A Polarized America | Restoring Faith in Data | More Information
A Polarized America
The 2016 Election Cycle was many things. On November 9, 2016, my one word to describe our current state is polarized. Many Americans, including myself, went to bed on Tuesday Night absolutely shocked, no matter which side they identified with. Upon waking up you could have been excited or fearful, confident or confused, faithful or faithless. The general sentiment from my #Millennial social media follows and friends included themes of alienation and disappointment in the other side. We’ve all likely gotten the common interview question “Tell me about a time when you’ve had to work with a difficult person, or with someone who you don’t get along with. Walk me through how you came to a solution.” After the sigh and anguish, we answer the question, and ideally give a happily ever after story. As understandably hard as it is for many, four years from now I’d like for our country to have an answer to this question.
Side note: Can we please phase out the negativity around the word millennial? We’re growing up in the information age, and those screens we all stare at is our medium for connecting with people, learning from people, and expanding our world view so we can have an open mind.
Restoring Faith In Data
Data and analytics were hot topics as election results started to come in Tuesday night. Projections of the deterministic results of battleground states were largely incorrect. Blue states flipped red, toss ups flipped red, and we had an upset on our hands. We went in knowing that polls typically have about 3% error which feeds into the probabilistic models. So what went wrong? Are the models the problem? Is polling systematically incorrect? Was there a quiet *Insert Candidate Here* vote? Was there even anything wrong at all?
Remember the craziness that was the 2000 election? The 2016 election was poised to be even crazier with 12.5% undecided or third party voters. Increased variability in the electorate leads to increased uncertainty leads to wider ranges in error. In 2000 Gore won the popular vote even though Bush was favored by 3.2% (HUGE) in national polling. The 9.6% Undecided/Other voters likely played a large role, and we saw that again on election night in 2016.
Probabilistic models (showing the probability of certain events/results) like FiveThirtyEight’s showed that both Hillary Clinton and Donald Trump had potential paths to the White House. Some more likely than others. This admission gets lost in election model reporting, and public opinion and reactions. It’s driving me absolutely insane. Make all of the annoying xyz “blew a 3-1 lead” jokes you want, but in a year where we saw improbable comebacks in both the NBA Championship (Cavaliers) and MLB World Series (Cubs), we have to understand that these things happen. Numbers Time: Probabilities greater than 50% DO NOT mean that something will definitely happen, and probabilities below 50% DO NOT mean that something will definitely not happen.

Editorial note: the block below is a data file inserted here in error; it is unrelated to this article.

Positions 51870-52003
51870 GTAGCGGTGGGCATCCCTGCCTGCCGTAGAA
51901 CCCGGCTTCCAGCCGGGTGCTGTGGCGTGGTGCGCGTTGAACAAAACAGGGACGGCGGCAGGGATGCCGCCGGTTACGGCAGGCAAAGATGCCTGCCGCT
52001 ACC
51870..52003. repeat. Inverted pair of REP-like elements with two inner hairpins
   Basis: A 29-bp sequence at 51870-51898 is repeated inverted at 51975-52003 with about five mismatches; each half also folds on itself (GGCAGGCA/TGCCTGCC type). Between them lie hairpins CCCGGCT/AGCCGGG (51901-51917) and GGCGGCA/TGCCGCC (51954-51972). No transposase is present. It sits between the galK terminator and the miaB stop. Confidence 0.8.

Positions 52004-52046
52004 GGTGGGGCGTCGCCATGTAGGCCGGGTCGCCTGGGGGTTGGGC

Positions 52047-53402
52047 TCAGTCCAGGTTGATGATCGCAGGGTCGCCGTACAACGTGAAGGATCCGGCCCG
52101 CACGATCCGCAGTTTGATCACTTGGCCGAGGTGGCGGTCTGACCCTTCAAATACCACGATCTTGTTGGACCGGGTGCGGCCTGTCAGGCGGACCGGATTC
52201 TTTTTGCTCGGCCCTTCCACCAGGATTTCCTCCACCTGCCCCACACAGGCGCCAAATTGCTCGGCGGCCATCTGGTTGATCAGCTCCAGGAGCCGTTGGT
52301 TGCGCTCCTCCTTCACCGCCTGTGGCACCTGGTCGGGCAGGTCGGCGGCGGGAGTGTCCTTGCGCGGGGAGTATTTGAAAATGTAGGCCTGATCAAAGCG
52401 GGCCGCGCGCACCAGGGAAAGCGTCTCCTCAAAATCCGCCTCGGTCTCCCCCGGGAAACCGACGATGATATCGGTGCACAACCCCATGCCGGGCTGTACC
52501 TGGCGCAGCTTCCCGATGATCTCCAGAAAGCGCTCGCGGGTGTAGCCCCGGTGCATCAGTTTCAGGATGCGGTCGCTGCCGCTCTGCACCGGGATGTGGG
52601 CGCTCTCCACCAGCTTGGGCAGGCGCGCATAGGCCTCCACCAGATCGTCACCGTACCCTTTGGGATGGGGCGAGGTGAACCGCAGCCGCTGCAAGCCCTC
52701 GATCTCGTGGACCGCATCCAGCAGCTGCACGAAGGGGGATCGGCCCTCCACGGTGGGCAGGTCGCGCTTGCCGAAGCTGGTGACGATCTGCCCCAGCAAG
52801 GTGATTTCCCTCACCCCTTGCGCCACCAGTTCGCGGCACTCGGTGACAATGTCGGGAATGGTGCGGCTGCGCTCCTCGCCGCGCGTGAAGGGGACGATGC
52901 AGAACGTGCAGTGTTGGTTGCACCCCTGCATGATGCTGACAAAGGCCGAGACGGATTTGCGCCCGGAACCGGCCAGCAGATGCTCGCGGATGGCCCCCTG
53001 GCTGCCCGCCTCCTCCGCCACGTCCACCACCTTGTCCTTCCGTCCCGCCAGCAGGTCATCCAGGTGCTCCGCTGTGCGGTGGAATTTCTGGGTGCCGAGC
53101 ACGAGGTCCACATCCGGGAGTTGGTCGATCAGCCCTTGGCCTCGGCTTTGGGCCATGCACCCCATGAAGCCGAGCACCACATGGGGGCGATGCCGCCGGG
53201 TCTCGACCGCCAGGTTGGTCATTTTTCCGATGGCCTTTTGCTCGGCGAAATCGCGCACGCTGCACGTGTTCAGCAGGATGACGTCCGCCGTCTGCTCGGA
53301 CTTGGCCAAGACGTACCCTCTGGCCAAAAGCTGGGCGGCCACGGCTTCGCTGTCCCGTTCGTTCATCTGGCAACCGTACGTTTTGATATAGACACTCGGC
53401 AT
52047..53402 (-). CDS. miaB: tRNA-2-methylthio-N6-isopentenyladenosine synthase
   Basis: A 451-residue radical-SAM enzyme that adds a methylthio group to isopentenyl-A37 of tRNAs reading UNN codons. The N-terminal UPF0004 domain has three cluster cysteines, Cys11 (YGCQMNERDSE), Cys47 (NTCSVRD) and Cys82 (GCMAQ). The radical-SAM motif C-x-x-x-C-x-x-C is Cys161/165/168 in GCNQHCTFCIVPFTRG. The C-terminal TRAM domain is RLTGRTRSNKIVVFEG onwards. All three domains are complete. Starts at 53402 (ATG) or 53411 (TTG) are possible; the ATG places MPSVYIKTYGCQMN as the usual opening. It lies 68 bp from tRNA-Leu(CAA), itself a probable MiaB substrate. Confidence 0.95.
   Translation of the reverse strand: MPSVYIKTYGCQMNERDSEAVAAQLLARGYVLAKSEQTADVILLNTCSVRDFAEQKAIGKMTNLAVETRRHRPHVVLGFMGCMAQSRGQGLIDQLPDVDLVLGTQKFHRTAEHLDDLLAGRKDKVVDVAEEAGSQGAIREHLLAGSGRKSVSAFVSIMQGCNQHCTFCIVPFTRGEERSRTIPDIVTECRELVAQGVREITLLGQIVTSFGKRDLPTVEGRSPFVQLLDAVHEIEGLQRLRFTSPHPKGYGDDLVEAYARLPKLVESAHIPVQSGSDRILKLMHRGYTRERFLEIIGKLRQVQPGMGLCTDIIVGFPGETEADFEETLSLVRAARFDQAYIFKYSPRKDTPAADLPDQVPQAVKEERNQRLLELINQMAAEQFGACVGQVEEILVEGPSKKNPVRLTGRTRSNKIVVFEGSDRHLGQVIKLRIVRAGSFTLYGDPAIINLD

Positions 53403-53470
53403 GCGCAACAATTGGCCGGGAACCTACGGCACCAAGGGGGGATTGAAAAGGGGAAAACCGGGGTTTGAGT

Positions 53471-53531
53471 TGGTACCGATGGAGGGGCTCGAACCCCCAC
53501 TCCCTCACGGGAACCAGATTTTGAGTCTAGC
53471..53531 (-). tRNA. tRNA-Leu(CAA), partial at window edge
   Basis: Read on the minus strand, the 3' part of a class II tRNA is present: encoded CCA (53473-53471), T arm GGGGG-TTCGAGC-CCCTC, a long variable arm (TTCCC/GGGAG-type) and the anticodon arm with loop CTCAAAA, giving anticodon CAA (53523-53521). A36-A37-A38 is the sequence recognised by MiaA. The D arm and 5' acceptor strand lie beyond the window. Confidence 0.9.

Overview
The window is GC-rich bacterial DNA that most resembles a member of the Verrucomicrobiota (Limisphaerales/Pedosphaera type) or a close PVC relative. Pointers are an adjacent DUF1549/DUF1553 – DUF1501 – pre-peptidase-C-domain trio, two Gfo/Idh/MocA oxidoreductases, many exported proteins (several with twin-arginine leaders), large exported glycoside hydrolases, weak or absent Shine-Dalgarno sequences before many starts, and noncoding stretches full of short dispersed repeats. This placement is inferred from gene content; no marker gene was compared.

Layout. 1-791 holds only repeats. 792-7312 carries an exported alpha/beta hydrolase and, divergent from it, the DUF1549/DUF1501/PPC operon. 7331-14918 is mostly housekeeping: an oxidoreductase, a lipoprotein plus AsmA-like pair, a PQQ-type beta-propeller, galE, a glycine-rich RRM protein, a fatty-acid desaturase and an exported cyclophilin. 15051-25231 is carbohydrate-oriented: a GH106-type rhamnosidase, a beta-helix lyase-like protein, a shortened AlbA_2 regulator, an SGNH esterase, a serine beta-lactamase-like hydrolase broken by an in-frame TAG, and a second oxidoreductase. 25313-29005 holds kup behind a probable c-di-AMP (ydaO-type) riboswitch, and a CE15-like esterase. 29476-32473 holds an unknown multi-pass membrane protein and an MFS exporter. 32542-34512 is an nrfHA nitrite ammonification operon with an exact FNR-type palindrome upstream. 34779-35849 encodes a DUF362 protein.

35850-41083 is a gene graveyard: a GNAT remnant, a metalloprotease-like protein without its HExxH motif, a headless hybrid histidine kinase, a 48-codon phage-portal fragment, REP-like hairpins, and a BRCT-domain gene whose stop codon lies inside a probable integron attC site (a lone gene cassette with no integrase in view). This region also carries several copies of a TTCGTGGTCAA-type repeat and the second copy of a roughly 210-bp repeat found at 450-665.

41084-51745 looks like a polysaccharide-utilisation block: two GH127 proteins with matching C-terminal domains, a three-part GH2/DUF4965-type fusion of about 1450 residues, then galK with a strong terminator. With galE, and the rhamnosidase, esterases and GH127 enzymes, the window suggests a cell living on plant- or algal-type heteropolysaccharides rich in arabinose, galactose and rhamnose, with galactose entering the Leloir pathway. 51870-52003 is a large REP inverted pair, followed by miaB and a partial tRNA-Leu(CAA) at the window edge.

Heading into Election Night, Democratic Nominee Hillary Clinton had a greater probability of winning than Republican Nominee Donald Trump. According to FiveThirtyEight (Polls Only), Clinton had a 71.4% chance of victory compared to Trump’s 28.6%. Yeah that’s about a 3:1 ratio, we get it.
Things that have a lower probability of occurrence than Trump’s 28.6% chance of winning:
- Flipping two heads or tails in a row (25%)
- Rolling any number on a dice (16.67%)
- Walking up to a random registered voter in 2016 who is undecided/other (12.5%)
- Coming back from a 3-1 deficit to win a 7 game series (12.5%*) – Sounds Familiar
*assuming independent 50/50 odds of winning each game
The “quiet vote” is reflected in polling. The effect of an unconventional and controversial set of candidates is reflected in polling. The election itself is the last poll. Donald Trump had a limited and fairly unlikely path to 270+ electoral votes. But he still had a significant chance, and that chance was realized. The FiveThirtyEight model isn’t broken, polling isn’t broken (however there is a lot to learn from this election), and analytics is not broken. Carry on making analytical decisions, believing in the data, and trusting the process.
Here’s some more information to mull over from FiveThirtyEight’s Editor-In-Chief
(He likely means 2016 not 2014)
The national popular vote looks like it will be right on the projection after all. So food for thought: Is there a better way than our current system to decide a national election? Connect with me on Twitter at @MSilbAnalytics .
FiveThirtyEight 2016 Projection: http://projects.fivethirtyeight.com/2016-election-forecast/
FiveThirtyEight Model explanation: http://fivethirtyeight.com/features/a-users-guide-to-fivethirtyeights-2016-general-election-forecast/
FiveThirtyEight Elections Podcast (loyal subscriber here): http://fivethirtyeight.com/tag/elections-podcast/